by:tedbilly
ID: 24382275
Just use gloves: http://thedailywtf.com/Articles/The_Complicator_0x27_s_Gloves.aspx

T-SQL has limits, you can trick it into doing some amazing things, however, that isn't it's strength.  IE: http://thedailywtf.com/articles/stupid-coding-tricks-the-tsql-madlebrot.aspx

Assuming this data is being consumed by a data access layer why don't you concatenate the data there instead of in the database?
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Expert Comment

by:Mark Wills
ID: 24382301
Well tedbilly, that certainly is very very interesting. If T-SQL can do fractals (or pretend to), then surely a simple concatenation isn't beyond the realms, just needs more thinking....

Love the gloves story. So very true, so very often...
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Expert Comment

by:tedbilly
ID: 24382342
What I tell the team I manage (we build n-tier applications) is to make sure all SQL statements are as short as possible with minimal CPU cost.  Only do the bare minimum in the database to protect the data and move all complex programing out to the middle tiers.  The reason being is practical for a number of reasons, for one, it minimizes the risk of locking, but the big key is that it's easier to add more non-SQL hardware.

MS SQL doesn't have load balancing clusters, you are stuck with one instance of SQL, however I can add as many web or application servers as I like with a solid design.  Therefore I move as much CPU processing as I can off the SQL server onto the other servers.

Cheers
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Author Comment

by:BrandonGalderisi
ID: 24387093
tedbilly:

Thanks, but I think you missed the point of this exercise.  I guess it wasn't enough to say "Please do NOT suggest a cursor, while loop, or other RBAR based solution.  This HAS to be a single statement and PREFERABLY without the use of a UDF.".  I should have also said not to suggest pulling it out of the database.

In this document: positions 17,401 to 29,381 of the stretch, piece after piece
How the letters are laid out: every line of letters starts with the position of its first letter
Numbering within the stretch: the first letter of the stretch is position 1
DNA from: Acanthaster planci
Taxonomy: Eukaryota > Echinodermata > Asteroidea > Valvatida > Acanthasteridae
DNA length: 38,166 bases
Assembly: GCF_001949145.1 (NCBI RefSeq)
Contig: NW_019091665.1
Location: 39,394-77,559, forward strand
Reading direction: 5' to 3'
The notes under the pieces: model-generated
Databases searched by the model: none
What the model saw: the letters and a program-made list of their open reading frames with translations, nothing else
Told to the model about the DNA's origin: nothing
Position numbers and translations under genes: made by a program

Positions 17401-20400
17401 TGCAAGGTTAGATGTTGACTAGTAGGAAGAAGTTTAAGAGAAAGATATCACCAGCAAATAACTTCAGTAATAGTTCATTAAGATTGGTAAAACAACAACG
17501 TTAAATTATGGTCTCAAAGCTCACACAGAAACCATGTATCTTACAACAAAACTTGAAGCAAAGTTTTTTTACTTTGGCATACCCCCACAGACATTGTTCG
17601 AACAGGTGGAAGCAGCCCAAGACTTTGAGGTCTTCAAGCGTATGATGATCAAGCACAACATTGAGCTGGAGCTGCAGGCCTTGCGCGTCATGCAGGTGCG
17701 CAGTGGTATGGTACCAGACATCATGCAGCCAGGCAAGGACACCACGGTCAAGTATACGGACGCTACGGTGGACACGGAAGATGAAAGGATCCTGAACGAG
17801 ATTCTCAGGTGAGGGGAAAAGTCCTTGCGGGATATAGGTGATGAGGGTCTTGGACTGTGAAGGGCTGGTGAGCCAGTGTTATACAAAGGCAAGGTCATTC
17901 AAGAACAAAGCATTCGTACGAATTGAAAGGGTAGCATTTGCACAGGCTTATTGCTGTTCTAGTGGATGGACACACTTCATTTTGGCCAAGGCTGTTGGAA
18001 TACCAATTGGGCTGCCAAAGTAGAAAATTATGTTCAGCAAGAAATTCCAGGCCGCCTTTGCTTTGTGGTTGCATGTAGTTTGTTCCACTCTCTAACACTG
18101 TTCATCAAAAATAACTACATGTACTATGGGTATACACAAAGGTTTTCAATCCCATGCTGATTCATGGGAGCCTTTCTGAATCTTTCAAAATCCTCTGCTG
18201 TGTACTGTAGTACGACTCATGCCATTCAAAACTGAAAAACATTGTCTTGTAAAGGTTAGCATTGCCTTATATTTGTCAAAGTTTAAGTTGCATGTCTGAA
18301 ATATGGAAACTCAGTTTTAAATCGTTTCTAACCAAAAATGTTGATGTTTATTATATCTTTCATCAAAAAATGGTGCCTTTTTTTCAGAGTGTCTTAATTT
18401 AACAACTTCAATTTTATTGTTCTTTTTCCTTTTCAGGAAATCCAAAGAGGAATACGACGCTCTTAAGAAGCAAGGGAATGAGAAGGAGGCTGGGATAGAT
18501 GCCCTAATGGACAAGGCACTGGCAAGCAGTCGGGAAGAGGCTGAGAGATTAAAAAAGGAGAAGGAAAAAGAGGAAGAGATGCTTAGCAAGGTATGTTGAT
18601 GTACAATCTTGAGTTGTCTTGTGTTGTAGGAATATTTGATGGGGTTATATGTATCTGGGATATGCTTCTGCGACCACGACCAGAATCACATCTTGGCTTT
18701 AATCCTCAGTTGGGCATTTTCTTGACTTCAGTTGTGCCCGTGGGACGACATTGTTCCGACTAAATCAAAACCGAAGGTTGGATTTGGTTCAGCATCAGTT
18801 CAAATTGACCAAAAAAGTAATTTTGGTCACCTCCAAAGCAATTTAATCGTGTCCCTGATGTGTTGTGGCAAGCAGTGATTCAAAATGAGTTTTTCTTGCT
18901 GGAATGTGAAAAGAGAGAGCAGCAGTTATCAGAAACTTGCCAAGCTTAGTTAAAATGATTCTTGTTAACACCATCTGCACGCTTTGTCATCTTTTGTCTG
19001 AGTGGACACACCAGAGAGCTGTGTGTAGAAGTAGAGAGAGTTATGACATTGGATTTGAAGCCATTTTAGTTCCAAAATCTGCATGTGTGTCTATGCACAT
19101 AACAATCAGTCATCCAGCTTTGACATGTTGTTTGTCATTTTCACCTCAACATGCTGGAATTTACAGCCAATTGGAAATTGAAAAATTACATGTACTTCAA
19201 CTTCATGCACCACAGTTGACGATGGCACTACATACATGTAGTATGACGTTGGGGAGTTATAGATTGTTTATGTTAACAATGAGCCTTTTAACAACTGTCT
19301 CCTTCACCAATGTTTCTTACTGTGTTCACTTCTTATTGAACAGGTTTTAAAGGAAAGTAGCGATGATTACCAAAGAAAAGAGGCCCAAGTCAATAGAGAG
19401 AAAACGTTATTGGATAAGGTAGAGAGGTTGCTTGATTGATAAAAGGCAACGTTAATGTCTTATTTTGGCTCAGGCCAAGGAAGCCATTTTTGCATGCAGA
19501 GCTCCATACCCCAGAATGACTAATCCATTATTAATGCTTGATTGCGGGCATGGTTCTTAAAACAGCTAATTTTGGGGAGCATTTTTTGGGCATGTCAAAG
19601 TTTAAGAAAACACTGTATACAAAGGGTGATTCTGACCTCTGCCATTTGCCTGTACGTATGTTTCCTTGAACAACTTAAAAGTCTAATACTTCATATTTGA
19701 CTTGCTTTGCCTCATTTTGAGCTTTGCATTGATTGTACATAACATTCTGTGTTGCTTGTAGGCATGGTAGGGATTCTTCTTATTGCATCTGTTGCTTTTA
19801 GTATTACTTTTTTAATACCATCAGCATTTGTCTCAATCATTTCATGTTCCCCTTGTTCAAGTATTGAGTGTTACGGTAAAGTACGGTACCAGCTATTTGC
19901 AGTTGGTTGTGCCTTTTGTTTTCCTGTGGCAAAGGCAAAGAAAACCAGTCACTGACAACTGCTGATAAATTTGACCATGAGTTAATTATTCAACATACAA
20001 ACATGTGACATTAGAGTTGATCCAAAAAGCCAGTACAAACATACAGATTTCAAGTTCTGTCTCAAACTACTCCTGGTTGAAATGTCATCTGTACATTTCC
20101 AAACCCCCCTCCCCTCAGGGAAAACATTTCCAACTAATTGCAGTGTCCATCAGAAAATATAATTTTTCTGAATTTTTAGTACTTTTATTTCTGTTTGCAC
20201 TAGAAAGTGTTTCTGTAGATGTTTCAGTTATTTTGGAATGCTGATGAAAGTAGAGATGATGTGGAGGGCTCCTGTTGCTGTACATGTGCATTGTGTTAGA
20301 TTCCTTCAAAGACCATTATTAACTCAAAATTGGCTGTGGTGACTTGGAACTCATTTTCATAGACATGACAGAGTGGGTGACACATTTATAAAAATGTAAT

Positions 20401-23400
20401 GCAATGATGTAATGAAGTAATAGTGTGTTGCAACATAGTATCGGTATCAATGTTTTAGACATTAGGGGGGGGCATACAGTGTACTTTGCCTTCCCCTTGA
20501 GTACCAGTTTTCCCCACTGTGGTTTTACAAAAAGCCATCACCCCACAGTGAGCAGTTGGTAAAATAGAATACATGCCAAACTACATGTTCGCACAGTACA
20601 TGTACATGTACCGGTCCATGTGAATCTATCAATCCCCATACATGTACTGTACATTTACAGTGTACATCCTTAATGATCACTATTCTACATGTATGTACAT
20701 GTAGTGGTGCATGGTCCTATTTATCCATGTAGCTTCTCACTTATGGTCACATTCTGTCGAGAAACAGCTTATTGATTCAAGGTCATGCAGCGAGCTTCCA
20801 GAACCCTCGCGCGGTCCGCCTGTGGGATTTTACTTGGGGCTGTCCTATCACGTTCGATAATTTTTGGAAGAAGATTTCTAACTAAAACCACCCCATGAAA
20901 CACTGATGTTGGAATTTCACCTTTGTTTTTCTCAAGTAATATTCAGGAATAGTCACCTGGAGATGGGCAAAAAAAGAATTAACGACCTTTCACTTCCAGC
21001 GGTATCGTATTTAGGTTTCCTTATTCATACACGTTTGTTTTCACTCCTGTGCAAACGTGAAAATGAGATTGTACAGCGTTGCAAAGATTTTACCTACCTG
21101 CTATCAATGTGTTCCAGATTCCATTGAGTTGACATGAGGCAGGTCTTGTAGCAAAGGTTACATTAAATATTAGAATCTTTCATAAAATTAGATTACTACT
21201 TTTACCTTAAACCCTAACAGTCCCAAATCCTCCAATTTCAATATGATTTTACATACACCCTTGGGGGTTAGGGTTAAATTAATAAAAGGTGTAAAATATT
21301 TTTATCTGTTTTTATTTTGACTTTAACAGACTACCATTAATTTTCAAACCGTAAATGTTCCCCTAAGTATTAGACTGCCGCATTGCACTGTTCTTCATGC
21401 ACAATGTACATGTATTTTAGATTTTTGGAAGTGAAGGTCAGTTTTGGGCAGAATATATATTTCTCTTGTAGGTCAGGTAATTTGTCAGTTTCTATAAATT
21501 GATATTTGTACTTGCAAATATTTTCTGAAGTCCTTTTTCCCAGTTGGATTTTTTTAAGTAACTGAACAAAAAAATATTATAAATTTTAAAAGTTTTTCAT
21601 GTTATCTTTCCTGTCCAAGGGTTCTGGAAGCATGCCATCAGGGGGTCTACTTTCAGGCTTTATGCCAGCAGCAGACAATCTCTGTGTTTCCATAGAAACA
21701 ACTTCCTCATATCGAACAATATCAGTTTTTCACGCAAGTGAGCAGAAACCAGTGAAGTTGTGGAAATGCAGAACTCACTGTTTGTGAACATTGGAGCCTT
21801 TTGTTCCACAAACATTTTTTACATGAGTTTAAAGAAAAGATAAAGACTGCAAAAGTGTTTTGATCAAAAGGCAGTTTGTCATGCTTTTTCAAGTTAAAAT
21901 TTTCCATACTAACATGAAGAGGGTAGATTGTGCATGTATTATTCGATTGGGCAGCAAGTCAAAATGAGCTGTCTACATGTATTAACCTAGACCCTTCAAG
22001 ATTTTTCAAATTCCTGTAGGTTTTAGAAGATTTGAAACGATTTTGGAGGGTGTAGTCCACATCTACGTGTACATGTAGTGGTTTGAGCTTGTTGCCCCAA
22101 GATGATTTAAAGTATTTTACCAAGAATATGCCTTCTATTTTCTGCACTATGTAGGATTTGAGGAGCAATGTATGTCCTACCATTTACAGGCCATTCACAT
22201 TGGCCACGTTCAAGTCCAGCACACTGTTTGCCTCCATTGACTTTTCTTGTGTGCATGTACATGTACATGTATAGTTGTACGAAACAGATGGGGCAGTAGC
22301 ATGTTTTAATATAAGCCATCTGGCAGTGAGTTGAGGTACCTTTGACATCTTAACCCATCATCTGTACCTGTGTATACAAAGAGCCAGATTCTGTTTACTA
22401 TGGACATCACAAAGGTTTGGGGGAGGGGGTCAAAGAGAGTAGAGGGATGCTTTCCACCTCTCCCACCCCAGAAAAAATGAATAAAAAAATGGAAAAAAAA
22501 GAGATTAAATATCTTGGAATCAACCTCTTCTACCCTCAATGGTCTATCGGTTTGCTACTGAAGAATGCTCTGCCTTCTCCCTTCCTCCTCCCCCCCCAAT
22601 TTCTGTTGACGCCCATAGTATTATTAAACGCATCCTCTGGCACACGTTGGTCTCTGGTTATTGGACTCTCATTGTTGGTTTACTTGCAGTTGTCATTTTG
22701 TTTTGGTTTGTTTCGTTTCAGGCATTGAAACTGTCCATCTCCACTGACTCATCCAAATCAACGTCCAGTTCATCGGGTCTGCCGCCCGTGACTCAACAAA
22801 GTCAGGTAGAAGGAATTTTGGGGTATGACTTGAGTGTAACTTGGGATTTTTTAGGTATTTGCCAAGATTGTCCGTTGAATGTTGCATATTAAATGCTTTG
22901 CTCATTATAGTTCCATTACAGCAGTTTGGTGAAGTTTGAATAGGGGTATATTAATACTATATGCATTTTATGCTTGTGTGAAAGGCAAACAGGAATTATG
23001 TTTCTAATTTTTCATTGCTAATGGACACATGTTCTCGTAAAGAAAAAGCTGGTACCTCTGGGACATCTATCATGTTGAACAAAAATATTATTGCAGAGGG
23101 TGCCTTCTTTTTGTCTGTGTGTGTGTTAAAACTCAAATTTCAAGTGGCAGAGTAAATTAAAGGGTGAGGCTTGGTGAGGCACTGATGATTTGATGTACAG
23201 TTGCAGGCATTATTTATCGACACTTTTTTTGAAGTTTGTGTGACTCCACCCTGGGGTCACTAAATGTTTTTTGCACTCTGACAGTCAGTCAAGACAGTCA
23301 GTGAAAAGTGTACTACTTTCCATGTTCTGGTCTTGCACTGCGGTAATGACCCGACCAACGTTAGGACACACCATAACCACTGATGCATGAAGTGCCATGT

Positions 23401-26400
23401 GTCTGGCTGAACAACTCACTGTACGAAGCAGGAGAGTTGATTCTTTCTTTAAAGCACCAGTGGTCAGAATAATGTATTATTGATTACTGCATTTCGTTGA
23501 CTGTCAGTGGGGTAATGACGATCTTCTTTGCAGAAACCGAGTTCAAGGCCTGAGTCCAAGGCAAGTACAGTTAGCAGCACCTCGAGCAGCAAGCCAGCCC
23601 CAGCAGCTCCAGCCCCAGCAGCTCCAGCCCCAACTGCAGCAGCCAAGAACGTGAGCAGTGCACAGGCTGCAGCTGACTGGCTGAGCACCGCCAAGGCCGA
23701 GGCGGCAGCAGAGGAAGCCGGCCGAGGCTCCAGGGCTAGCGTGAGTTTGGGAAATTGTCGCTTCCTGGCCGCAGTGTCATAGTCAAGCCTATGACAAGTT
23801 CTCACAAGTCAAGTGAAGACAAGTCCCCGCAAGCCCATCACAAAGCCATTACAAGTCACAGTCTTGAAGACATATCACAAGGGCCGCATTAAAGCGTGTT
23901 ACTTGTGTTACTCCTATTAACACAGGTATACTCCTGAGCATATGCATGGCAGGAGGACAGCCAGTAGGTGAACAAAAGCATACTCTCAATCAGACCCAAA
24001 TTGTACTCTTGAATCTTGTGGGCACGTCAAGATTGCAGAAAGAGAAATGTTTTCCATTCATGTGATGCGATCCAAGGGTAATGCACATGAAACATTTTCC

You are making an incorrect assumption that there is a front end to this component.  This is a database task that has to build a single value from a one-to-many value pair, for numerous items at one time.  I don't want to go through each item and use a variable to do the FOR XML PATH('') statement because the potential exists for there to be a high number of top level items, each having 0-X number of values to be concatenated into a single value per item.

Locking is not a concern as this is processed in indexed (non-#) temp tables on 16x servers with 96GB of RAM sitting on a multi-petabyte SAN.

B
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Expert Comment

by:tedbilly
ID: 24392150
Based on your requirements I think you need to use a UDF.  I've seen articles using the XML PATH as a mechanism to do what you are attempting and they all have the same design flaw.  Calling REPLACE to fix the strings.

XPATH is doing exactly what it was designed to do.  Just for the fun of it, try the UDF and compare the performance on a large table against using the XML PATH without using the replace.

I am surprised that a database application like this exists without any other tiers.  The data must come from somewhere and be used somewhere else outside of the database.  I'll have to trust you on that one.
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Expert Comment

by:Mark Wills
ID: 24392600
And I was expecting a bit of a debate - sheesh...

Question, are the resulting output columns predictable and consistant ?   Not meaning the input, or the source data, but the final result set ?

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Author Comment

by:BrandonGalderisi
ID: 24396517
"I am surprised that a database application like this exists without any other tiers.  The data must come from somewhere and be used somewhere else outside of the database.  I'll have to trust you on that one."